the film..
    </span>



    6. Gun colors--



    The pistol frame was a brushed stainless steel, which was an
    option offered on Charter Arms bulldogs of the period. The Steyr parts were
    high-polished blue (standard finish on all Steyr rifles at the time). The
    magazine was polished nylon plastic, the material out of which Model SL
    magazines and trigger housings were made of. <o[​IMG]>
    </o[​IMG]>
    </p>
    <p class="MsoNormal" style="margin-left:.25in">RAC: with
    the Amber grips, either Epoxy castings, or colored Fiberglass resin or amber
    tortoise shell gripsÂ…




    7. One more thing--



    Only one hero gun was ever produced. This has been confirmed
    by the property master. Additionally, about 12 or 13 stunt copies were made for
    the movie, with another few copies given to "friends of the
    production".



    Phil<o[​IMG]>
    </o[​IMG]>
    </p>
    <p class="MsoNormal" style="margin-left:.25in"><font size="4"> </font>RACprops</p>

    </body>


    <script language="JavaScript">
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  23. lordobin

    lordobin New Member

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    well now all that's left is for kovach to join the discussion. [​IMG]

    so why did they add the 5th led to the bottom of the magazine? if it's there at all. just thematic effect?
     
  24. philippes

    philippes Sr Member RPF PREMIUM MEMBER

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    This should put the buttplate issue to rest:

    <center>[​IMG]
    High light, heavy shadow

    [​IMG]
    High light, heavy shadow

    [​IMG]
    Low light, no shadow</center>
     
  25. lordobin

    lordobin New Member

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    so the light reflecting off the bottom throws a black spot on the film.

    cool pics phil.
     
  26. nick daring

    nick daring Sr Member RPF PREMIUM MEMBER

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    Great Photos!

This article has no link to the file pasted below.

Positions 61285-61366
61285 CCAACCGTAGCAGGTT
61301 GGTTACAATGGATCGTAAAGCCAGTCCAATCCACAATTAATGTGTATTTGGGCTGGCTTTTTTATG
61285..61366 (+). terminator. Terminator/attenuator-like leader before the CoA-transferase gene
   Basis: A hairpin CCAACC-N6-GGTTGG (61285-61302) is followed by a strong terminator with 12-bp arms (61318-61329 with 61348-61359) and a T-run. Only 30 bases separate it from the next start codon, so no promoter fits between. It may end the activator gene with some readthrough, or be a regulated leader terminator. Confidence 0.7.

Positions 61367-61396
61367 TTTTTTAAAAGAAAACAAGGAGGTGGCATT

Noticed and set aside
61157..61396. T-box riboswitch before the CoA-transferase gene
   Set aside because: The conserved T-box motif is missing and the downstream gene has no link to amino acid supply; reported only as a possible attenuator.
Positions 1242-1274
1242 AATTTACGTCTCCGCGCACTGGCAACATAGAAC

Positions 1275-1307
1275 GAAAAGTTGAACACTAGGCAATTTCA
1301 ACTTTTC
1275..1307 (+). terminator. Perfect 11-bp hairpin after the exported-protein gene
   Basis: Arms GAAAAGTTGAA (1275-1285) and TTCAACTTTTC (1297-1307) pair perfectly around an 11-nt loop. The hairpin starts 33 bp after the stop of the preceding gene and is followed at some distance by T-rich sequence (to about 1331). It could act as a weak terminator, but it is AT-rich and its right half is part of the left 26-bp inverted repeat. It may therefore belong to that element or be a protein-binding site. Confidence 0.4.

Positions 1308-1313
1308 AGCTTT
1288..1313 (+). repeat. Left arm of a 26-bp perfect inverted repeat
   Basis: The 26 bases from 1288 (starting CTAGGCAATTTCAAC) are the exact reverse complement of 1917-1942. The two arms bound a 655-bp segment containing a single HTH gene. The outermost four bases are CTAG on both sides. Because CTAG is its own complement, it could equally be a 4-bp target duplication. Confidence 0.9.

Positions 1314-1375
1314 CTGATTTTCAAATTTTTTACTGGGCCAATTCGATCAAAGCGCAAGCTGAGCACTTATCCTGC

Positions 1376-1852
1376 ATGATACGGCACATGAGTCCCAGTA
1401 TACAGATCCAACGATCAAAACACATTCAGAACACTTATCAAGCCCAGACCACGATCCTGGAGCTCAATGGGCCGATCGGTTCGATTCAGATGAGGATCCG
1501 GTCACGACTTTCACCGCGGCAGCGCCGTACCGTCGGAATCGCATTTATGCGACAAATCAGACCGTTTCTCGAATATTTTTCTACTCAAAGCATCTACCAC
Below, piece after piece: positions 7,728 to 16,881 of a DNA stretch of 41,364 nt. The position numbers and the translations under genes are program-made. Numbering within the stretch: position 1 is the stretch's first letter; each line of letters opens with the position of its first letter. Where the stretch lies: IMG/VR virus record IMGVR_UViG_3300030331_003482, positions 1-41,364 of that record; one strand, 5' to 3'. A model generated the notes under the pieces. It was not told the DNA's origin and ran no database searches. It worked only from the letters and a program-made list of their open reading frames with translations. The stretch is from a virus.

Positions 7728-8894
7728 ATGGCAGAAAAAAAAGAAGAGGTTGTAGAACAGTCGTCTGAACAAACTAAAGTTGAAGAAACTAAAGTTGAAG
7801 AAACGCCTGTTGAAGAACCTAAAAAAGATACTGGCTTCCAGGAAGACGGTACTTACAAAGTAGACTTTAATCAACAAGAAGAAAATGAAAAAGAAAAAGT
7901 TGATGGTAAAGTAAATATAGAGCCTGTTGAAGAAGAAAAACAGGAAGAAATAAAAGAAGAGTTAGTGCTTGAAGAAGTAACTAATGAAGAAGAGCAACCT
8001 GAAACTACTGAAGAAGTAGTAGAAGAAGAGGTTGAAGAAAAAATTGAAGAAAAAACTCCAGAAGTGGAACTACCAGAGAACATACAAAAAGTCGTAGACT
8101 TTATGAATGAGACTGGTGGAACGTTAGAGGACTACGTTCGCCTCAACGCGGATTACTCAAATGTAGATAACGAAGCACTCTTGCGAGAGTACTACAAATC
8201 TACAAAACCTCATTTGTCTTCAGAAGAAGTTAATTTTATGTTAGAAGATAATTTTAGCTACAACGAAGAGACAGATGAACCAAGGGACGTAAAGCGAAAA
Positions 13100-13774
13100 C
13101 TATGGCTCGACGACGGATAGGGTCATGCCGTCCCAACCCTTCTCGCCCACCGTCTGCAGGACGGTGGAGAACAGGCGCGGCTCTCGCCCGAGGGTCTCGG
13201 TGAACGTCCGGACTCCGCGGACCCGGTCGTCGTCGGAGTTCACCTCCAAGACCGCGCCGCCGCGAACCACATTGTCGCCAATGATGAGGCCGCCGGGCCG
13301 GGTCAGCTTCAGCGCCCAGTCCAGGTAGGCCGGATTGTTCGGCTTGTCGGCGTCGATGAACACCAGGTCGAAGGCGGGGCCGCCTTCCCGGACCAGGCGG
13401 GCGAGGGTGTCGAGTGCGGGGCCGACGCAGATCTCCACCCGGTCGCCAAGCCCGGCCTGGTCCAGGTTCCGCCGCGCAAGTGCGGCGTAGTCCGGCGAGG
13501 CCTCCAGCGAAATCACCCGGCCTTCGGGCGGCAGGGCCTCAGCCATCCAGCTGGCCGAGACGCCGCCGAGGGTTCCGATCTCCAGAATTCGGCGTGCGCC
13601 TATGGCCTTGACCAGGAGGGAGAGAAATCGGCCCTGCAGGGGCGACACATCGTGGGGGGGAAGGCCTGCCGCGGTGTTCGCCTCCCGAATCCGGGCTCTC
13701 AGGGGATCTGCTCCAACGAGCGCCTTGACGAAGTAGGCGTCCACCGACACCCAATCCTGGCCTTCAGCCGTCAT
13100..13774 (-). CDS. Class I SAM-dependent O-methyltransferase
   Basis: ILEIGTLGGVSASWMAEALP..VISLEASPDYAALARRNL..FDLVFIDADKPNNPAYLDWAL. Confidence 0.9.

I'm not sure how conclusive they are though.

    It looks like the third photo the lightness could simply a reflection off the flat surface. When I take it into photoshop I can still see a hazy area inside the edges of the buttplate despite the reflection.

    [​IMG]

    Also when looking at the photos 1 and 2 That silver rim around the edge of the black is to thick to be a rim highlight. It also doesn't react to light correctly if the plate was all one color.

    Photo two has a a shodow falling onto the right side of the buttplate while the left side is a lighter. THe center of the buttplate is simply the dark shade and isn't represtative of this lighting.

    I'm not convinced either way yet but I'd like to have a conclusive answer.

    Do you have better resolution photos of these three photos. THat would be really helpful.

    Nick
     
  27. nick daring

    nick daring Sr Member RPF PREMIUM MEMBER

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    I found these-

    [​IMG]

    I'm not sure. That is just too wierd. Totally on the fence.

    Nick
     
  28. philippes

    philippes Sr Member RPF PREMIUM MEMBER

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    Nick,

    These press photos were all taken in sequence. The blaster was not switched during the shoot.

    Look at how strongly the light is hitting the base of the buttplate in the first photo on the left in your post (see the flare?). That's what's causing the shadow to be cast.

    The third photo in my original post clearly shows very low and poor lighting. In that image, there's no black on the base. Obviously, the base is silver.

    Trust me, the base is silver.

    Phil
     
  29. nick daring

    nick daring Sr Member RPF PREMIUM MEMBER

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    Yeah, I have to agree.

    How about this-

    This * bottle is everywhere except in my collection.

    [​IMG]

    What the hell is it?

    note- the second photo is a little squashed so it doesn't look right.

    Nick
     
  30. philippes

    philippes Sr Member RPF PREMIUM MEMBER

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    We've been looking for the "Tsing Tao" bottle for quite some time--still no luck.

    Although we've spoken to the main set dresser, she doesn't remember from where they got this bottle.

    Phil
     
  31. Darth Bill

    Darth Bill Well-Known Member

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    </SPAN><TABLE BORDER=0 ALIGN=CENTER WIDTH=85%><TR><TD CLASS=$row_color>
    philippes wrote:
    <HR></TD></TR><TR><TD CLASS=$row_color>
    Nick,

    These press photos were all taken in sequence. The blaster was not switched during the shoot.

    Look at how strongly the light is hitting the base of the buttplate in the first photo on the left in your post (see the flare?). That's what's causing the shadow to be cast.

    The third photo in my original post clearly shows very low and poor lighting. In that image, there's no black on the base. Obviously, the base is silver.